Enzo Pietropaoli, Battista Lena, Fulvio Sigurtà: La Notte
Fonè 126 SACD
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02 Tre voci - Enzo Pietropaoli - 2.53
03 Follow the heron - Karine Polwart - 4.26
04 Agostino - Battista Lena - 4.25
05 L'ombra della sera - Battista Lena - 5.44
06 El vuelo de lobato - Enzo Pietropaoli - 2.54
07 Peach trees - Rufus Wainwright - 5.46
08 Turn out the stars - Bill Evans - 6.11
09 Canzone per chiamarti - Enzo Pietropaoli - 4.00
10 Polecra's spring - Fulvio Sigurtà - 5.01
11 Il cuore e l'azzurro - Enzo Pietropaoli - 3.31
12 All through the night - Cole Porter - 7.09
Review by Mark Werlin - February 1, 2016
Quando la notte è finita… (When the night is over)
La Notte, a jazz trio session of trumpet (and fluegelhorn), guitar and acoustic bass recorded in 2012, shares its title with one of the most influential films of 20th-century Italian cinema, Antonioni's "La Notte" (1961) and with that film's landmark soundtrack album of jazz music.
The evolution of European jazz styles over the course of a half-century separates the two albums stylistically. What ties them is the presence of jazz music—and jazz musicians—in Italian films, a cross-cultural encounter which engendered a 'cinematic mode' of Italian jazz.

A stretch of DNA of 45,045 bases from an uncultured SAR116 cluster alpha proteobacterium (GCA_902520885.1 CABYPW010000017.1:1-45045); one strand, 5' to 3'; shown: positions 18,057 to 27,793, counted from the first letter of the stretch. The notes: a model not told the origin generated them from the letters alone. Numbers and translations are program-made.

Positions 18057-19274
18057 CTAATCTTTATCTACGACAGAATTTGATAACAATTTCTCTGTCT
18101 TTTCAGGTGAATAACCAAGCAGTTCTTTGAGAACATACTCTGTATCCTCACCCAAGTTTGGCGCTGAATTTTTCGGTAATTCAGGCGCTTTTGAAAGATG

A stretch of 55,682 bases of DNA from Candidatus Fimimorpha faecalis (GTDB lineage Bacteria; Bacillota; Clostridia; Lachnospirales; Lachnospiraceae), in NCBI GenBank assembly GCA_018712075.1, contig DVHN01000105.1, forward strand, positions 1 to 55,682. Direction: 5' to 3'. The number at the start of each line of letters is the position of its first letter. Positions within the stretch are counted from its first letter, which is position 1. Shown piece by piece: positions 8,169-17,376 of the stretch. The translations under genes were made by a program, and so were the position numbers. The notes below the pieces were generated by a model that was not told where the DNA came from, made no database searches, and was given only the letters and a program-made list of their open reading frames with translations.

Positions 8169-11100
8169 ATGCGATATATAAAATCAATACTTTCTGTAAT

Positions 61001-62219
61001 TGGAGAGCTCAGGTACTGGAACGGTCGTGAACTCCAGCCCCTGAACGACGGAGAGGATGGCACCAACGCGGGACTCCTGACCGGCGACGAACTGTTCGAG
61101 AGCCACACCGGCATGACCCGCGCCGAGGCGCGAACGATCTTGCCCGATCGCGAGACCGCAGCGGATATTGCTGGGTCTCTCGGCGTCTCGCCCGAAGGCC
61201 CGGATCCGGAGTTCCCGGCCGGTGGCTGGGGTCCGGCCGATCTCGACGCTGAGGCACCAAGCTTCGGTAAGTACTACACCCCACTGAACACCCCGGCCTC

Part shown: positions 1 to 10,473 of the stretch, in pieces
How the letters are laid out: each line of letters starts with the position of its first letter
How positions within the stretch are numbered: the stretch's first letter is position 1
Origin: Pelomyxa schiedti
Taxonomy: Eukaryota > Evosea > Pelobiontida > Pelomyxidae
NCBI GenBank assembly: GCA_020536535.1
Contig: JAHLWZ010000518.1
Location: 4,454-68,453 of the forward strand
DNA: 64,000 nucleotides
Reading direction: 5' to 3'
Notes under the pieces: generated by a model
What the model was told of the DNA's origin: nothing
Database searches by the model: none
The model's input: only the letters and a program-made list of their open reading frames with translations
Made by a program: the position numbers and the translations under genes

The sedate Italian music scene of the late 1950s was enlivened by the presence of a notorious American jazz star. Trumpeter Chet Baker first toured Italy in 1958, then returned in 1959 for what became a much longer residency than he could have imagined. Baker's insatiable heroin addiction was no secret to Italian jazz fans; it was part of his allure. His arrest, trial and incarceration for drug possession vividly inscribed him in the consciousness of his fans as a countercultural martyr. That Chet Baker had appeared both as an actor and on the soundtracks of several popular films only reinforced his impact on the developing Italian jazz and popular music culture.
At that same time, Giorgio Gaslini, a conservatory-educated composer and pianist, was invited to perform his modernist-styled hard bop on the set of Michelangelo Antonioni's "La Notte." As the film won an international audience, art-house moviegoers saw and heard Italian jazz in a new context. The jazz soundtrack, which was released on LP to critical acclaim, spoke to a generation of educated young people who were disenchanted with the shallowness of materialistic culture. The LP prepared a listenership for Gaslini's innovative fusion of 12-tone classical music and jazz instrumentation. Over a long career, Gaslini composed for orchestras and chamber ensembles, and recorded solo piano transcriptions of the works of American jazz innovators Thelonious Monk, Sun Ra and Albert Ayler.